Painting Fences #5. Our rural association experienced snowstorms this winter that resulted in 6 or 7 trees falling across the road. Neighbors brought out their chainsaws and spent most of a day clearing huge trees and brush.

Trees fell on two cars parked in the easement--one car was totaled and the other damaged. Is the HOA responsible for any of this damage? Would the HOA have been liable if one of us had been injured while clearing the road?

At the time of this writing, there are still branches hanging over the road. What is a reasonable amount of time for the branches to be cleared? I enjoy reading your emails and learn a lot! Thank you! -Suzanne B.

RESPONSE: Normally, each owner's insurance takes care of damage to their car. It's possible the insurance carrier could pay for the damage and then subrogate against the association if it could show (i) the association was responsible for trimming the trees and (ii) the board was on notice that winter snows would cause trees to fall on the cars, and (iii) the board's failure to act led to the damaged cars. However, the cost of hiring lawyers to litigate the matter makes it unlikely.

If the association organized homeowners to remove the trees and one was injured, it's possible the person could file a claim against the association, thus the need for worker's comp insurance for volunteers. If, however, homeowners jumped into action on their own, it is unlikely an injured volunteer could hold the association responsible for their injuries.

For the remaining branches over the road, any immediate danger of additional damage likely ended with the passing of winter. Even so, if the association is responsible for keeping the trees trimmed, the board should take action to eliminate any foreseeable danger. Another consideration is potential fire hazards. In light of last year's devastating wild fires, it's possible brush needs to be cleared and some trees need to be eliminated.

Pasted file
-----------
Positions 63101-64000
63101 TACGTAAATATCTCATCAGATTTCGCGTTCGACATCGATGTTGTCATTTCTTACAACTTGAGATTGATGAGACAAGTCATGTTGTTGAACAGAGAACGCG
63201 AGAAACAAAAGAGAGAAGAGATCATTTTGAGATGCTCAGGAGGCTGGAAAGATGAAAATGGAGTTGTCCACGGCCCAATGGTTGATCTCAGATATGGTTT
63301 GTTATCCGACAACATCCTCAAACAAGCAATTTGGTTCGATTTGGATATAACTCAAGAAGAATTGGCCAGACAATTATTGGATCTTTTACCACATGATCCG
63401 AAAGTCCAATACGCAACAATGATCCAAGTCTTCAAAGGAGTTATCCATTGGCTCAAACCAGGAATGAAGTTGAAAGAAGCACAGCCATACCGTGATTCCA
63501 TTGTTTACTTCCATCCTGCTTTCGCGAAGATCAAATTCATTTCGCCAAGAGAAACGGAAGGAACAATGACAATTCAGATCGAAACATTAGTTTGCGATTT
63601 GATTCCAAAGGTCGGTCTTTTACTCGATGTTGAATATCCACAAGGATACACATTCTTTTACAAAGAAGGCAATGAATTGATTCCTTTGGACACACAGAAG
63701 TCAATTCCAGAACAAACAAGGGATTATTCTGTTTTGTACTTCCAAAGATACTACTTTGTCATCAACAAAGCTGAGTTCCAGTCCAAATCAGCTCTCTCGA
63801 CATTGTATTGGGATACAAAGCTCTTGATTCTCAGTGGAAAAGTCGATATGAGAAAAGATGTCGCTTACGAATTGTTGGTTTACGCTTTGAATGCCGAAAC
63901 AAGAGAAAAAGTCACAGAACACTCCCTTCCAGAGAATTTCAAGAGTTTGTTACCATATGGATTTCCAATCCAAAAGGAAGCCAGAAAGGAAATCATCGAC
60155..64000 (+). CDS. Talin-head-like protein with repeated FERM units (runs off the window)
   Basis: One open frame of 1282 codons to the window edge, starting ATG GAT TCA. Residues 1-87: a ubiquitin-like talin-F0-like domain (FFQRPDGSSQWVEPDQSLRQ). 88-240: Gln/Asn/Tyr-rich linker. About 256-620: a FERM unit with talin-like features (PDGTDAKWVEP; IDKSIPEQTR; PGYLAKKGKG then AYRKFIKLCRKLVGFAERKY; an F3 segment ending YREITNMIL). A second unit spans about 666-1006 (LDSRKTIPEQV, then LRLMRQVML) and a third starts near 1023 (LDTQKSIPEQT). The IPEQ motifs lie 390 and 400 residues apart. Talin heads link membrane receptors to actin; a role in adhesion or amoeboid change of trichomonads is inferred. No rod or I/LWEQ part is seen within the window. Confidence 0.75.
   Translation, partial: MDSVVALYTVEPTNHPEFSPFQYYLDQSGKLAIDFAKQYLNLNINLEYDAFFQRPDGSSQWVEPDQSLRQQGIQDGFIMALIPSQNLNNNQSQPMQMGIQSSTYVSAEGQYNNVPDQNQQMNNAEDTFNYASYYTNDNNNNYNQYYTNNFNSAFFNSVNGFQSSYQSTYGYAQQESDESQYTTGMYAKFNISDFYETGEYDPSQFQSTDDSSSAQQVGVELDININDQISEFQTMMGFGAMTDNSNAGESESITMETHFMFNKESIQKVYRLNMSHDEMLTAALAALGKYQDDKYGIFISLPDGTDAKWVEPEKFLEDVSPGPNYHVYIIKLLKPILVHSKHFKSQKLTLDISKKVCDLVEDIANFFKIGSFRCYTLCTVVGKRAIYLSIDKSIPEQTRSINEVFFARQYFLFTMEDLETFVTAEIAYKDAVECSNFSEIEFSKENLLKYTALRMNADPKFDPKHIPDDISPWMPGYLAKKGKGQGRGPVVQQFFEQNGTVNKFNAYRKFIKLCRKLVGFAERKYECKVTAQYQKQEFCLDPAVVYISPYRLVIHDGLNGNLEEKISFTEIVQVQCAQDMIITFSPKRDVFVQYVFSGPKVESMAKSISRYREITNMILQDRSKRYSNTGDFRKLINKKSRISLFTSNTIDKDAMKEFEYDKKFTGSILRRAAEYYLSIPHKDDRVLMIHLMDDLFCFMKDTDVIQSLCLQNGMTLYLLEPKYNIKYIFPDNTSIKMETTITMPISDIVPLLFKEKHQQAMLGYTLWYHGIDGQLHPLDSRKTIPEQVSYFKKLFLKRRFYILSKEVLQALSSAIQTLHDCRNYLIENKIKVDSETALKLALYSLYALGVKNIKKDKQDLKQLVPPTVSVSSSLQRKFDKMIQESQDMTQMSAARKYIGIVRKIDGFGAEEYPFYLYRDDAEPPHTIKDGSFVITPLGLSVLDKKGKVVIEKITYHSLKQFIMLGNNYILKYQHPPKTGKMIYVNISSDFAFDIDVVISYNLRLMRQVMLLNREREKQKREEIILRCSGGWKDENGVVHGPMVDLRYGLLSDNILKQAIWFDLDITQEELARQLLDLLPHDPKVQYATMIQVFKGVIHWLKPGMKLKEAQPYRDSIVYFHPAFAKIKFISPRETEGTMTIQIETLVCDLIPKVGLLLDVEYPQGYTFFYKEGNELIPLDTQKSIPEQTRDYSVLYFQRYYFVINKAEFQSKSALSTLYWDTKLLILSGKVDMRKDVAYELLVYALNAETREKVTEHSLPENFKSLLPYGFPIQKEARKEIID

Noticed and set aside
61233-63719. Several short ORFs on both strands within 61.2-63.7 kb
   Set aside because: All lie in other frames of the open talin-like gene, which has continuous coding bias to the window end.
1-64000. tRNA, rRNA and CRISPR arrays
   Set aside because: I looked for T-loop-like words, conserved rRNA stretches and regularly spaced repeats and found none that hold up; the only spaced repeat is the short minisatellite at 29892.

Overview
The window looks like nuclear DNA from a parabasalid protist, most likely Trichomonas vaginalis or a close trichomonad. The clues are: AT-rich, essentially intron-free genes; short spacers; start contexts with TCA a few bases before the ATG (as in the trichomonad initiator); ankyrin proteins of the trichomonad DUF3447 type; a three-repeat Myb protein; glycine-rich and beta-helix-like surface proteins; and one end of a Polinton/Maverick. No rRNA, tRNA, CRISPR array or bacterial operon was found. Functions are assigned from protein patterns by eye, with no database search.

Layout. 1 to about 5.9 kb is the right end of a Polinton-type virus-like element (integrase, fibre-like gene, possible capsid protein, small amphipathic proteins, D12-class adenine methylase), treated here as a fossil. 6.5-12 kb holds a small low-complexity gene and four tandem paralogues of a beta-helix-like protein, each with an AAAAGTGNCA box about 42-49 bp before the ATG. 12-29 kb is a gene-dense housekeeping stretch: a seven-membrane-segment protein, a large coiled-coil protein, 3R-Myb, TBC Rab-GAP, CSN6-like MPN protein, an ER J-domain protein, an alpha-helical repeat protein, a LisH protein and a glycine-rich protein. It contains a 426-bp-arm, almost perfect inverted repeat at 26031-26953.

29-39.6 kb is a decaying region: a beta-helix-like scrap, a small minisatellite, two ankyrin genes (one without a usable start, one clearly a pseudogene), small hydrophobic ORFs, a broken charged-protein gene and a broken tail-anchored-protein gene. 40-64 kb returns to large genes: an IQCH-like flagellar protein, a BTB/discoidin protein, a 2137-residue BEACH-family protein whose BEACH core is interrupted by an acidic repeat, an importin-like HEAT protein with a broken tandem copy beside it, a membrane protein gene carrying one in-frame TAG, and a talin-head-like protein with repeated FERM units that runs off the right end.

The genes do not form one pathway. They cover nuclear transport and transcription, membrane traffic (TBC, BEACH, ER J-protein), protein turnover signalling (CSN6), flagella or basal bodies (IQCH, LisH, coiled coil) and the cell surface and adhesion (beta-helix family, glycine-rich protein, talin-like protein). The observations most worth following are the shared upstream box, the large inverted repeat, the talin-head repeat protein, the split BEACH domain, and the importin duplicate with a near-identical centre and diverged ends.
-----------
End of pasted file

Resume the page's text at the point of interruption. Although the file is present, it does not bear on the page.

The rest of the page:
*****


When is a Condo a PUD? Thank you once again for the very informative newsletters and excellent website. The questions regarding what would seem to be townhomes, patio homes, or single family homes constructed under approved condominium plans is interesting. There are quite a few of these in Santa Cruz County, often consisting of 3 or 4 units on lots that would not allow for subdivision into typical single family home lots. I own one unit in a four-unit development. When one of the units was put on the market, I attempted to correct a few things that had been changed from the original plan: fencing, parking etc. One interesting document I located was Attorney General Opinion No 02-407 on the issue of when is a condo a planned development? Apparently Bill Locklear, AG at the time, went with, "If it looks like a duck and quacks like a duck it is a duck" reasoning backed up with a good argument and case law. -Dan M.